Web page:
The committee noted that scientists’ reconstructions of Northern Hemisphere surface temperatures for the past thousand years are generally consistent. The reconstructions show relatively warm conditions centered around the year 1000, and a relatively cold period, or “Little Ice Age,” from roughly 1500 to 1850. (NAS press release)
I want to show to what a vacuous motherhood statement this is. Previously I have shown that virtually any data, including random data, will produce a graph similar to the existing studies if you ‘cherry pick’ proxies for correlations with temperature and then you squint your eyes a bit here, here, and here. Today I thought I would run a simple statistical test see how consistent each of the reconstructions really is.
Below I have plotted up each of the reconstructions and CRU temperatures using a lag plot. A lag plot shows the value of a time series against its successive values (lag 1). A lag plot allows easy discrimination of three main types of series:
- Random – shown as a cloud
- Autocorrelated – shown as a diagonal, and
- Periodic – shown as circles.
Millennial temperature reconstructions on a lag plot.
The play by Rolin Jones “The Intelligent Design of Jenny Chow” is a tale of science fueled by post-adolescent angst with a brilliant young woman who excels at rocket science but canâ€™t leave her bedroom. Driven by a real life quest to find her biological mother, she pilfers parts from her government rocket project and builds a replica of herself, named Jenny Chow to meet her real birth mother in China, by proxy.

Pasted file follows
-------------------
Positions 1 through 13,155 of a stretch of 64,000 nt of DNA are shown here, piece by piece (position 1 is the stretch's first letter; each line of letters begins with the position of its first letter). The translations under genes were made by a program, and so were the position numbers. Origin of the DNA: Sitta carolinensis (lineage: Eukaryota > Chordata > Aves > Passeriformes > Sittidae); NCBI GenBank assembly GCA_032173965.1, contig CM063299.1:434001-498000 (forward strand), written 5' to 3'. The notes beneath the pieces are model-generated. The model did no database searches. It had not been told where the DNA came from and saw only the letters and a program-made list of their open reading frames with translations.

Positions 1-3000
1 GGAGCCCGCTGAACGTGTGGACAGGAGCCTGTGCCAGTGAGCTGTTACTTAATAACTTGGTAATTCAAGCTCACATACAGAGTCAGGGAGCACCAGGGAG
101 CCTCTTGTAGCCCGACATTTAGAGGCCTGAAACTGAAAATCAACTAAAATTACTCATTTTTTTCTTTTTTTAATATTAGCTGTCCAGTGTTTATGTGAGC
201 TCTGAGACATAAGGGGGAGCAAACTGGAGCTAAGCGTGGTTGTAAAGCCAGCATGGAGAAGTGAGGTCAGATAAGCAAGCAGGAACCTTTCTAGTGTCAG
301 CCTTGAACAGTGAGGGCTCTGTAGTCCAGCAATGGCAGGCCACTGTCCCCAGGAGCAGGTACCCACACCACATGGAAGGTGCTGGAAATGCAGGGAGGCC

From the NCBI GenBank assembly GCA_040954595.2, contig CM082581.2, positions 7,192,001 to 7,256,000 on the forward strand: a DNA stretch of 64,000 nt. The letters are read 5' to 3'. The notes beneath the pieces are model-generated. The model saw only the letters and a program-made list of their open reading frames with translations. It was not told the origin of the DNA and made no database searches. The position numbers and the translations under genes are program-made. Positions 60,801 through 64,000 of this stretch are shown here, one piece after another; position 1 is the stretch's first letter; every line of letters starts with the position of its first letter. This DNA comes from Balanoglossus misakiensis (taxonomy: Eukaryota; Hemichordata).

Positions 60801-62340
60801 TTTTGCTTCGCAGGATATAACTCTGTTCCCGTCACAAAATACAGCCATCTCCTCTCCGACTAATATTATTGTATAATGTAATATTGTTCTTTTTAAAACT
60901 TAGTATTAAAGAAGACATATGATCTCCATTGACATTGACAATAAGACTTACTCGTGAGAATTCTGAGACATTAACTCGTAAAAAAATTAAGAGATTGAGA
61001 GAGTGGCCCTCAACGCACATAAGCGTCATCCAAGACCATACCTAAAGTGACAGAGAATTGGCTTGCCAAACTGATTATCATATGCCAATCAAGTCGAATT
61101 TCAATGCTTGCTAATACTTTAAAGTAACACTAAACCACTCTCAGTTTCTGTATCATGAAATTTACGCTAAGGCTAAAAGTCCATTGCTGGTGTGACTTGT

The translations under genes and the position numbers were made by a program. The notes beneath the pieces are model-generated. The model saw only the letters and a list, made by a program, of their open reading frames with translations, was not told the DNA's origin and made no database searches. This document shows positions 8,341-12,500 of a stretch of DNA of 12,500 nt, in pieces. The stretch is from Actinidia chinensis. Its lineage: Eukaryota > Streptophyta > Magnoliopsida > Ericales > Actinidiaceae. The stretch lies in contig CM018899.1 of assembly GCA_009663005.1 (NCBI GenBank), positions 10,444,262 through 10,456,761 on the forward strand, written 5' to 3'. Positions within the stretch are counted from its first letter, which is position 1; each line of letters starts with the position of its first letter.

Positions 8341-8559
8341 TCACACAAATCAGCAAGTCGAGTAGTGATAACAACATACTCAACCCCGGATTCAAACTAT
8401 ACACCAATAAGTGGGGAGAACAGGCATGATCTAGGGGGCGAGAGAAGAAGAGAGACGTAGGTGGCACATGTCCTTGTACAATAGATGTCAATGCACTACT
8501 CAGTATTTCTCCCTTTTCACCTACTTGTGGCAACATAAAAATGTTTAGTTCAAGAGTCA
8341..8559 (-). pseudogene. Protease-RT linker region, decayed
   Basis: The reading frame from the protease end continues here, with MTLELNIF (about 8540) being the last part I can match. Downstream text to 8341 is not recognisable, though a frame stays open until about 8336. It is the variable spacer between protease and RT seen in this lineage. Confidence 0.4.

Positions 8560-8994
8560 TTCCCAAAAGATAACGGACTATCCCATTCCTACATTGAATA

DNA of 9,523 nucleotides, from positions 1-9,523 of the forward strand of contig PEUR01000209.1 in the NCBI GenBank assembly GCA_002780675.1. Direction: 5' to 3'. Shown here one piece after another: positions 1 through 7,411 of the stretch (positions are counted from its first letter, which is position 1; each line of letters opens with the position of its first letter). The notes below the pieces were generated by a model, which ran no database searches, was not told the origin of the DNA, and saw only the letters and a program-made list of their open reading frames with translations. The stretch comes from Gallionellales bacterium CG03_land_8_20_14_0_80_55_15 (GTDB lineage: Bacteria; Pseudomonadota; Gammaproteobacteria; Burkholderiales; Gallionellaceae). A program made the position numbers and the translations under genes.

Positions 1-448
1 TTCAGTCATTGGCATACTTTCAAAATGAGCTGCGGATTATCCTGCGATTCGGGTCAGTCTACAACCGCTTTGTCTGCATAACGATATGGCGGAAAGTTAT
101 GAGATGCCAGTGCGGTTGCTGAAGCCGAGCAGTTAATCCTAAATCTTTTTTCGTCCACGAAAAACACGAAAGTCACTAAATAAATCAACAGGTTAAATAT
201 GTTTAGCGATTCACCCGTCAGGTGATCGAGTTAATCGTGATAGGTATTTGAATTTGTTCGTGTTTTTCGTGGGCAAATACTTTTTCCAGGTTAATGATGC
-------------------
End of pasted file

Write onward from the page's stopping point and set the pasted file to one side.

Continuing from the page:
The publicity photo for “The Intelligent Design of Jenny Chow,” an award-winning play by recent School of Drama graduate Rolin Jones.
Jenny’s robot is contemporary version of the Simulacrum, that creation of device for a purpose in a parody of reality. Such appears to be the case of the ‘hockey stick graph’ — a reconstruction of Millennial global temperatures based on tree-ring and other proxies by MBH98. The graph, showing temperatures relatively stable throughout the middle ages and recent times, and shooting upward suddenly last century has been an iconic feature of the IPCC 2001 report on climate change, and countless government reports, slide shows, powerpoints and papers since its invention.